Witch Woman

Nightmare Great Balls of Fire 7" (PVK, 1979)

Here is one of those records that falls between the cracks. As it was released in 1979, it gets pegged as a punk single, but it really isn't. There is a bit of a glam sound ala Alice Cooper, but a bit cruder. The guitar has an out-of-this-world sound. It is something that you would find on the Pure Pop blog. And it is really good. I'm not talking about the single's A-side. That is a throw-away cover of Jerry Lee Lewis' "Great Balls of Fire." Nah, the killer here is the flip, "Witch Woman." 

The band Nightmare based its act on horror movies, and they did have an act, complete with props, dancing girls, fake blood and ghouls. This single was originally released in the UK, and reissued across Europe, where they achieved as much success as a band with a minor hit in Italy and Spain does. If you want to read more about Nightmare, the band leader keeps the name alive on this site


SS10: Feedtime 05.21.11

feedtime Shovel LP (Aberrant, 1986)

feedtime's reign was through the mid to late 1980s - a period of underground music that is legendary for being pretty dire. In reality, there were good things happening, but like the early 70s (once considered a musical wasteland), much of the good stuff was buried by crap. Punk bands had gotten really into "musicianship" or long-drawn out pot-head jams or the lure of commercial success and a lot of bands concentrated more on style than anything else. So what was on the surface was pretty crummy. However there were a few high points: feedtime was one of them. Their back-to-basics, no frills approach to rock & roll meant meaty chords, tough songs, high energy and no bullshit. 

feedtime wasn't just 1-2-3-4 Let It Rip. There was a little more. These Aussies really dug country blues in their songs you heard killer slide guitar and mutated blues progressions. I'm not talking fedora topped, hawaiian shirt wearing white dude blues or soul patch, flaming dice tattoo'd punk blues - but a perfect mating of Robert Johnson, flipper, and the Ramones. And that isn't all: feedtime were not only well versed in rock & roll (listen to their "covers" album Cooper S, a terrific collection of remakes owned by feedtime) but built on the sound of fellow Australian bands X and The Scientists. And for many of us who gobbled up feedtime records as they were coming out, feedtime was as good, as vital, and as important as X, the Scientists, the Saints, and any other Aussie punk legends.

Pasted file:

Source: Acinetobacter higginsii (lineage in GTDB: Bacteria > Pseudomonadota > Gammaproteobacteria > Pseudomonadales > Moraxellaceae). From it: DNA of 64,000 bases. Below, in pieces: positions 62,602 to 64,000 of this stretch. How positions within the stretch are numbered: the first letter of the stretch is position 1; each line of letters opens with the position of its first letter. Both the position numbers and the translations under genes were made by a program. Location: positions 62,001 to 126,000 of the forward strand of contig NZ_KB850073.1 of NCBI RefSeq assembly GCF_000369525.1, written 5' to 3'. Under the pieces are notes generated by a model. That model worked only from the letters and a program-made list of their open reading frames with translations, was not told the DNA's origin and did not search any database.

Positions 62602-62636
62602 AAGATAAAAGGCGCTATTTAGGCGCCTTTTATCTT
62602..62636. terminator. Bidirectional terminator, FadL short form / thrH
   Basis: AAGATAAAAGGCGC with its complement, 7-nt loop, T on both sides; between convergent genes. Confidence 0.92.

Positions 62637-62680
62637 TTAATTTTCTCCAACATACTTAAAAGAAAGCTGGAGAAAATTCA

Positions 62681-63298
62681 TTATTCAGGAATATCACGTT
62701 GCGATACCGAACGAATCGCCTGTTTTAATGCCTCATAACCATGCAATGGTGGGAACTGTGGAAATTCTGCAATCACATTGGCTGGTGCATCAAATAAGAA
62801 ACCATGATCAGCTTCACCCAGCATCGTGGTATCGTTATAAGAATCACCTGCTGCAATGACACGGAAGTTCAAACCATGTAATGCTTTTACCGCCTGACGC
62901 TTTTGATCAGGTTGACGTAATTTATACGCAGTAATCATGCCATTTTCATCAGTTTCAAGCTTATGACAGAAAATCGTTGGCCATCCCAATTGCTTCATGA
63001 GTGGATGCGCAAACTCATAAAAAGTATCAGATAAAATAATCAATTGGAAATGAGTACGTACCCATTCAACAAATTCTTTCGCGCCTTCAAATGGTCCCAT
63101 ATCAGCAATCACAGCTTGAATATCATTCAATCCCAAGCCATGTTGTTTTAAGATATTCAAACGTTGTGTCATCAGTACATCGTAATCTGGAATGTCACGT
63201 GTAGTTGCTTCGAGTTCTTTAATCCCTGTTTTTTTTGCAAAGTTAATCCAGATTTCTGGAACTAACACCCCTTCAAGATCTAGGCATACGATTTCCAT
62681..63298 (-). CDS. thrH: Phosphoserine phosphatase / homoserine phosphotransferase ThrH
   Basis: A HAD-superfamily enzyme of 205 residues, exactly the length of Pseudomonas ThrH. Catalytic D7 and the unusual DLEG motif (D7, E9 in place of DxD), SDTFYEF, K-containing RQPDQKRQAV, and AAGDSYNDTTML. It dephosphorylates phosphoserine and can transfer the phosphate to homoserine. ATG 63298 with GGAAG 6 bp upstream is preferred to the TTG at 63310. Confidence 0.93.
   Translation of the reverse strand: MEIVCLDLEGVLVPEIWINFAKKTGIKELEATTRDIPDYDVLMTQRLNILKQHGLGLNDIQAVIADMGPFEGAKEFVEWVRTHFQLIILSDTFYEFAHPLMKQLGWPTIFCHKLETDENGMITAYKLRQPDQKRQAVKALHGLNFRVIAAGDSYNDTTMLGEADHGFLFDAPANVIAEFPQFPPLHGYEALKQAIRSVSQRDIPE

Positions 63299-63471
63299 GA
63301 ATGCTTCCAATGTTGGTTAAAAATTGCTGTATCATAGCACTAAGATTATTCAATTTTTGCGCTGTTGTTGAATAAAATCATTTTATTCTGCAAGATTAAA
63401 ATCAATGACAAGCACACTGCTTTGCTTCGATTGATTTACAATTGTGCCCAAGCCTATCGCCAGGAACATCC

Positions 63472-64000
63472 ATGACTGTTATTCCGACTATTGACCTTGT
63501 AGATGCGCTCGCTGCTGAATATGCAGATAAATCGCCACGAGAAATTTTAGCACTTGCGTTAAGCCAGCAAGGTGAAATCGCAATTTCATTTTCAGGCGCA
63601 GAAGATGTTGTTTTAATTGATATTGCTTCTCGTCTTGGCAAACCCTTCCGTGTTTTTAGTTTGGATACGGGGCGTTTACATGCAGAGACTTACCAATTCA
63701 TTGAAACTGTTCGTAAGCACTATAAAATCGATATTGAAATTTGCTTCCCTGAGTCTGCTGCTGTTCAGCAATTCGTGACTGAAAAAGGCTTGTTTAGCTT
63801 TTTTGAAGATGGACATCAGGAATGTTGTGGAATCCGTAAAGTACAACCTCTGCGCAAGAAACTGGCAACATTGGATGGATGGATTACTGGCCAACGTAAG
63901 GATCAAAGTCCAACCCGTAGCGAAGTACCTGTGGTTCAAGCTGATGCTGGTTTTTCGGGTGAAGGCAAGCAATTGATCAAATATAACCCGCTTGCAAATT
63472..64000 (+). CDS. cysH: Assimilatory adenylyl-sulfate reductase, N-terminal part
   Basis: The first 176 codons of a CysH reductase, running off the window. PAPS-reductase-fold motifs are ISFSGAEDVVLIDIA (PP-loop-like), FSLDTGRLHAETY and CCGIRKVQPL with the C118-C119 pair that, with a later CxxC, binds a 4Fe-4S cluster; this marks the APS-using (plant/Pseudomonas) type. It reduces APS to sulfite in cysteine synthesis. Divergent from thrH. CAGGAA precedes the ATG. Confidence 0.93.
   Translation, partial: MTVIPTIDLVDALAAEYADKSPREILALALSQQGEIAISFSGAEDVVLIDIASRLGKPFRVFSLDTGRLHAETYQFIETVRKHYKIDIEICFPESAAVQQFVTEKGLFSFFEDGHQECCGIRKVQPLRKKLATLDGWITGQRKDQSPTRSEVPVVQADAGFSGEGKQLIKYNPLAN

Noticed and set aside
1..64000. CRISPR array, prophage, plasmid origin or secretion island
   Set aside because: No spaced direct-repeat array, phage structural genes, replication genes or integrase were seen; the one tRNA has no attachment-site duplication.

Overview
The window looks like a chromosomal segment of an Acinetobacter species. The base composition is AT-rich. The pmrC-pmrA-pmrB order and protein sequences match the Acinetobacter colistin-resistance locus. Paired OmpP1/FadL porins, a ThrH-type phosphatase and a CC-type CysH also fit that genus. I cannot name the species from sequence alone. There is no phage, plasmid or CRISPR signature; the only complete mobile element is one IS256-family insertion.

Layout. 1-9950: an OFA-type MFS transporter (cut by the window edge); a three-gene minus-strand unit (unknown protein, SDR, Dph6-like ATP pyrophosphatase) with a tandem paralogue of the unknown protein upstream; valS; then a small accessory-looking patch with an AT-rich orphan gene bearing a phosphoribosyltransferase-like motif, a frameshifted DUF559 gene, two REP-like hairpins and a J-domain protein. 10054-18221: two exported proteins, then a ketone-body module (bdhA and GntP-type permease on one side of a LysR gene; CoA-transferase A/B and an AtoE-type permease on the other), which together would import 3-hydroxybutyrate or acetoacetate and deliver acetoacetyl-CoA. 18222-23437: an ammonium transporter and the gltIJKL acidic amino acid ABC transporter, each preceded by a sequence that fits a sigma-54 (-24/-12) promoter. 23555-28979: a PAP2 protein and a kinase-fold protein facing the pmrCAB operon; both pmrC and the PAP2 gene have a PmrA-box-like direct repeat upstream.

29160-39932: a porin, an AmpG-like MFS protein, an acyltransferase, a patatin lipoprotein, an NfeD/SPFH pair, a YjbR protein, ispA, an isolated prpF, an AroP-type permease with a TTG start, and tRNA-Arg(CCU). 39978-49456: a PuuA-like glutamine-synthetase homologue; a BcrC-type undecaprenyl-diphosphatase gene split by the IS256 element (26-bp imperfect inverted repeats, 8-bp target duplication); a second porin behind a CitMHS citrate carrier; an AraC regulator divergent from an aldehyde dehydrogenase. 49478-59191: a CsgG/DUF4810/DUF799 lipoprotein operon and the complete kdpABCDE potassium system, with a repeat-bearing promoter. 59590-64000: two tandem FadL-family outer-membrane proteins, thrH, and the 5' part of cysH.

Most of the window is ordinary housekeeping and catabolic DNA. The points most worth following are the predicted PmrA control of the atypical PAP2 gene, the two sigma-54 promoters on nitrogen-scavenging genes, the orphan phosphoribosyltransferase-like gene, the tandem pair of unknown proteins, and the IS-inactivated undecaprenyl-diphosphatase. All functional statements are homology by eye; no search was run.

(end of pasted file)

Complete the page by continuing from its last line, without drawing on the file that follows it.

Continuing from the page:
I am bringing feedtime to the States to play just one show as the original recording line-up as part of SS10, a weekend of shows in celebration of my record label's - S.S. Records - 10th anniversary.  feedtime will be playing on May 21, Bottom of the Hill, San Francisco.  Tickets and other information can be found at the SS10 website. Pass it on!

Meanwhile, enjoy these two songs from Shovel, feedtime's best album.


Bali Hai

Disconnection Bali Hai b/w Aaaah (Y Records, 1982)

The Rodgers & Hammerstein song "Bali Hai" first appeared in South Pacific in 1949 and foreshadows exotica. It has been covered hundreds of time in dozens of different settings. If you play this game of picking up random records for a buck or two, you've heard it done by high school jazz bands, college marching bands, lounge outfits, exotica artists, jazzbos, and surf bands. Here you get a version by the Y Records "house band" Disconnection. One of two, singles by the band (the second a 12"), Disconnection's treatment of "Bali Hai" is, you guessed it, soaked in disco. It is a good version: streamlined, not loaded with lots of instruments, easy on the ears. It is the flip, "Aaaah," which is the star here: Another sleak song, but this time not disco. This is a combination of exotica and no wave, soaring female vocals over fractured jazz-like rhythm. A tad slick, but addictive. Members of Disconnection later appeared in the post-punk/funk band Pigbag.


Deja Vu

Spliff Deja Vu 45 (CBS, 1982)

My memory is pretty damn good. I very, very rarely buy records I already have, I know where pretty much all of them are, and I can tell you the origin of nearly every one; however, I have no idea how this came into my possession. And when I dropped needle on it, I figured out why: What the hell would lead me to buy a record with an electric drum lead in. Perhaps this was a blind buy or maybe someone gave it to me. There is a German who I buy records from who uses other records as packing material. Maybe this is one of those. Whatever the case, I am glad I have it. 

Spliff were a short lived 80s band made up of former members of Nina Hagen's group. One of the guys produced a great album by the band Extrabreit. Some consider Spliff part of the NDW, others say "Nein." Me? Don't care. I do love the mesh of electric drums, processed guitar, fake Euro-funk, and lazy-sleazy German vocals. I've listened to this slab a dozen times straight and each time have a guilty chuckle. Hope you do, too.

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